Crystals and Gemstones
Back to the
Stones have been around since long before the Stone
Age, so what are "The New Age" stones? First, we
should define what "stones" means in the
context of Mineralogy. We'll be talking about the kind of
stones referred to in phrases like "gem stones" or
"semi-precious stones" or "tumbled
stones". These "stones" are minerals which are crystalline in nature and always form in one of six types of regular shapes or patterns, such as the common
Quartz crystal which has a hexagonal (six-sided) structure.
Some types of stones, such as Jadeite or Turquoise, may
not appear like the typical transparent crystal because their
crystal-like structure is at a microscopic level, not visible
to the naked eye. If you could see them through a powerful
microscope, you would see they are composed of tiny crystals
arranged in a regular pattern. These are called
"microcrystalline" stones; but the term "stones"
generally refers both to transparent crystalline substances
like Amethyst or Diamond, and to semi-transparent or opaque
microcrystalline substances like Agate or Opal or Pearl.
Common table salt is also a crystalline stone, but the
crystals are so small you may not have noticed! Ice is a
crystal too, which is why snowflakes and frost always form in
six-sided patterns just as Quartz and many other crystals do!
Stones are always homogeneous in their
composition, which means that no matter how small a piece you
look at, it will have exactly the same proportion of the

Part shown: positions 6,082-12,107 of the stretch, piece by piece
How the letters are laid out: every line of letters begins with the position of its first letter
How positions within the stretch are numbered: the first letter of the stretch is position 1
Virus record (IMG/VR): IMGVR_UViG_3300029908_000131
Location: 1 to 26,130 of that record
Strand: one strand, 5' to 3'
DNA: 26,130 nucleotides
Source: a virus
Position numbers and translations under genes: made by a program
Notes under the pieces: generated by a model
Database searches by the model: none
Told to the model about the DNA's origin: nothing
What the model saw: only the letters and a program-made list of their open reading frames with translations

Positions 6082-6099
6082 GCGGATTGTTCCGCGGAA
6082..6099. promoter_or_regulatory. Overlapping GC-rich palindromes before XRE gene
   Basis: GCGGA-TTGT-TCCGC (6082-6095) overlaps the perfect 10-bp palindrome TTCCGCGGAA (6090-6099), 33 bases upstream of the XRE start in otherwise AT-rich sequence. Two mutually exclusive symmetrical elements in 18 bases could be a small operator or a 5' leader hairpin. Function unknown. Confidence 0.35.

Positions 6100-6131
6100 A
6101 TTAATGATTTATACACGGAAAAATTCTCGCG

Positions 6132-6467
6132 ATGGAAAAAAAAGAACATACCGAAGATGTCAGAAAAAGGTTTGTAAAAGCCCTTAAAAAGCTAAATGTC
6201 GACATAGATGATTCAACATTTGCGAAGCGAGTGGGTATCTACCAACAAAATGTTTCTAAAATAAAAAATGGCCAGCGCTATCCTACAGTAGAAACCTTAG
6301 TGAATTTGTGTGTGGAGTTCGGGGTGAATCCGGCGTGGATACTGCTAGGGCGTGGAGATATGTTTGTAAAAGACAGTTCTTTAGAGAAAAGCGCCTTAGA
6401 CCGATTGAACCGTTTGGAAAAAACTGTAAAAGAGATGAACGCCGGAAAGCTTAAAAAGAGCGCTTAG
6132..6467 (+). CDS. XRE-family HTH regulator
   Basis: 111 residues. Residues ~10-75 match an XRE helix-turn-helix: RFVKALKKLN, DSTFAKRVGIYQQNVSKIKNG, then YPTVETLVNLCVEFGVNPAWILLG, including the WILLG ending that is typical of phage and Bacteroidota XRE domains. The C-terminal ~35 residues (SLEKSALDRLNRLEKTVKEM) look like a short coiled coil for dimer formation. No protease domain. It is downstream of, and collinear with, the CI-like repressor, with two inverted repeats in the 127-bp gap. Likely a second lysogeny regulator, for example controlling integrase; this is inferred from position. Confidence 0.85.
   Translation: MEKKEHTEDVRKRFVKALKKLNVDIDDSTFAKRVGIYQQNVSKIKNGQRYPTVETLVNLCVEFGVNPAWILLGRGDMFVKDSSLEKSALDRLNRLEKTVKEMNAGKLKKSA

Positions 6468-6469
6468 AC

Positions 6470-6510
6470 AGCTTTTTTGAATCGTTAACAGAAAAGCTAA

various chemical compounds from which the mineral is formed.
In other words, all pieces are made of the same kinds of
molecules and all those molecules arrange themselves in the
same type of regular, repeated pattern. A Diamond is composed
of just one kind of molecule called Carbon; Halite, a natural
water-soluble form of salt, is composed of two types called
Sodium and Chlorine; and an Emerald or Ruby is a mixture of several different types of molecules.
Rocks differ from stones in that a rock like
Granite or Sodalite is non-homogeneous, which means it is composed of different minerals in varying proportions, in
no regular pattern. Any piece will be slightly different from
any other piece. All crystals are stones, whether they are
clear "gem stones" like Emerald or the more common form of the same mineral, Green Beryl. Rocks may contain
crystals, and small rocks are sometimes called stones; but
technically, stones are always a single kind of crystal and
not a piece of rock.
Some crystals contain tiny amounts of impurities on the form of trace elements which affect their coloration; such as the Chromium molecules which give the Corundum crystal a red coloration and create the variety known as Red Corundum - which is called Ruby when found in a clear gem-quality form.
Rock, or Not?
A Diamond is often called a "rock" in everyday
language, but in the terminology of Mineralogy it is a
"stone" - which is why it is called a "gem stone". Clear Quartz crystals are often called
"Rock Crystal", which sounds confusing, since we
just agreed that all crystals are stones, and stones are not
rocks! (The "Rolling Stones" rock, but they are